- Australian home prices continue to fall, although the pace of decline appears to be moderating.
- Prices continue to fall in Sydney and Melbourne, masking modest increases in some smaller state capitals.
- Total property listings have risen in Sydney, Melbourne and Canberra over the past year. They’ve declined in all other capital cities over the same period.
Australian home prices continue to fall, although the pace of decline appears to be moderating.
According to CoreLogic, the median price across Australia’s five mainland state capitals — Sydney, Melbourne, Brisbane, Adelaide and Perth — fell by 0.1% last week, leaving the average weighted decline over the past month at 0.2%.
Year-to-date, the median price in these cities has fallen by 1.5%, the same decline reported over the past year.
However, as seen in the table below from CoreLogic, those national price trends mask some divergent performances across individual capitals.
Price are still falling in Sydney and Melbourne, Australia’s largest housing markets, mirroring recent declines in auction clearance rates.
40% of Australian homes are located in these two cities, accounting for around 60% of Australia’s total housing wealth.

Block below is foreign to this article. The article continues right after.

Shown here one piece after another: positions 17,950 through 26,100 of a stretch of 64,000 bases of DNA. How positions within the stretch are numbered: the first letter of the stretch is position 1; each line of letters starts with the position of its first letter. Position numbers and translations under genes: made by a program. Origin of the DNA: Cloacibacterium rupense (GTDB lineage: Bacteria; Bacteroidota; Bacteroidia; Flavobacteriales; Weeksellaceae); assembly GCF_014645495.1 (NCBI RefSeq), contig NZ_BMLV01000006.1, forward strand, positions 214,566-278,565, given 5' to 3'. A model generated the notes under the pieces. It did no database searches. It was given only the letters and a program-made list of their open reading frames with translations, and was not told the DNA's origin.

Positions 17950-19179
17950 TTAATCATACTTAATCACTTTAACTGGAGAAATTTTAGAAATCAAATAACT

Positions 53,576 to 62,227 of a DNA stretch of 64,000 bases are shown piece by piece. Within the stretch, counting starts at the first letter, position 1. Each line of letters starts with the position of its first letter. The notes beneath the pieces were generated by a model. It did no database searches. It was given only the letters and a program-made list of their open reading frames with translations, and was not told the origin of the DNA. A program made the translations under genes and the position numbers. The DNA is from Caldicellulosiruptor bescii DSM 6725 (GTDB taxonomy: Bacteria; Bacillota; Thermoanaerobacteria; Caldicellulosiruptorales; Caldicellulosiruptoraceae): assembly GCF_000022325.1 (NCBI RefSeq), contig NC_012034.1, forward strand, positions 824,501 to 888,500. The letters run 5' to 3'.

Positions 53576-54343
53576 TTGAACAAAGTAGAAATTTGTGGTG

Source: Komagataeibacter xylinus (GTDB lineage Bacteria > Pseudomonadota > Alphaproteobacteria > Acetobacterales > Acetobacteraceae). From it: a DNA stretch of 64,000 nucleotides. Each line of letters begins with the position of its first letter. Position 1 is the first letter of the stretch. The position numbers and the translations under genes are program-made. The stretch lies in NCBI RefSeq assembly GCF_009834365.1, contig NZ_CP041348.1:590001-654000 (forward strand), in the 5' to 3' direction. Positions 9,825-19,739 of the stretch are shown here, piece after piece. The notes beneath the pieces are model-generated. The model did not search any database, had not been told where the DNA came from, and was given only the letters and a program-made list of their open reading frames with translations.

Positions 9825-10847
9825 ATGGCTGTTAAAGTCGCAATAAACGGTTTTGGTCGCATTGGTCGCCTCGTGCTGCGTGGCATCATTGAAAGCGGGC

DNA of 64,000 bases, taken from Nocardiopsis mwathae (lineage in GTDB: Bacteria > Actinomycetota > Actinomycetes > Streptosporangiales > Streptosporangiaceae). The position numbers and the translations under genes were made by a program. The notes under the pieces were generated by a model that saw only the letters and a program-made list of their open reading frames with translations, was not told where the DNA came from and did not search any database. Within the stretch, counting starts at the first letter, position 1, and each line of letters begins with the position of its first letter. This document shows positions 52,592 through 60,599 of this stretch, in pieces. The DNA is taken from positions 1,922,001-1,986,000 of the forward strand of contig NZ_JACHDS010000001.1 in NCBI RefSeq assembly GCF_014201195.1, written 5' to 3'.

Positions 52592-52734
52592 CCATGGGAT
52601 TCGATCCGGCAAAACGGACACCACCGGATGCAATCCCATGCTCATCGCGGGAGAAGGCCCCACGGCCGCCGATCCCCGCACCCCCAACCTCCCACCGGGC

Along with ongoing price falls in Perth, this largely explains why Australia’s median dwelling price has fallen over the past month, year-to-date and over the past 12 months.
However, prices aren’t falling in all locations.
According to CoreLogic, the median price in Brisbane and Adelaide rose by 0.1% last week, extending the gains over the past month to 0.5% and 0.4% respectively.
Year-to-date, prices in both Brisbane and Adelaide have risen by 0.3%, perhaps reflecting more attractive valuations and, in the case of Brisbane, solid interstate migration from other parts of the country.
Like a majority of other Australian capital cities, a decline in the number of properties currently up for sale may also be helping to underpin values.
As seen in the table below from CoreLogic, total listings in Sydney, Melbourne and Canberra have risen over the past year, substantially so when it comes to Sydney.
This, along with ongoing affordability constraints, tighter lending standards and lower levels of local and foreign investor activity, goes someway to explaining the underperformance of these once high-flying markets in comparison to other parts of the country in recent months.
In May, CoreLogic’s more comprehensive home value index — incorporating price movements in all capital cities and regional areas — fell by 0.1% in average weighted terms.
The decline in the capital cities was slightly larger at 0.2%, largely reflecting declines of 0.2% and 0.5% in Sydney and Melbourne.
Halfway through June, the latest data suggests a similar result may be seen when the next report is released in early July.
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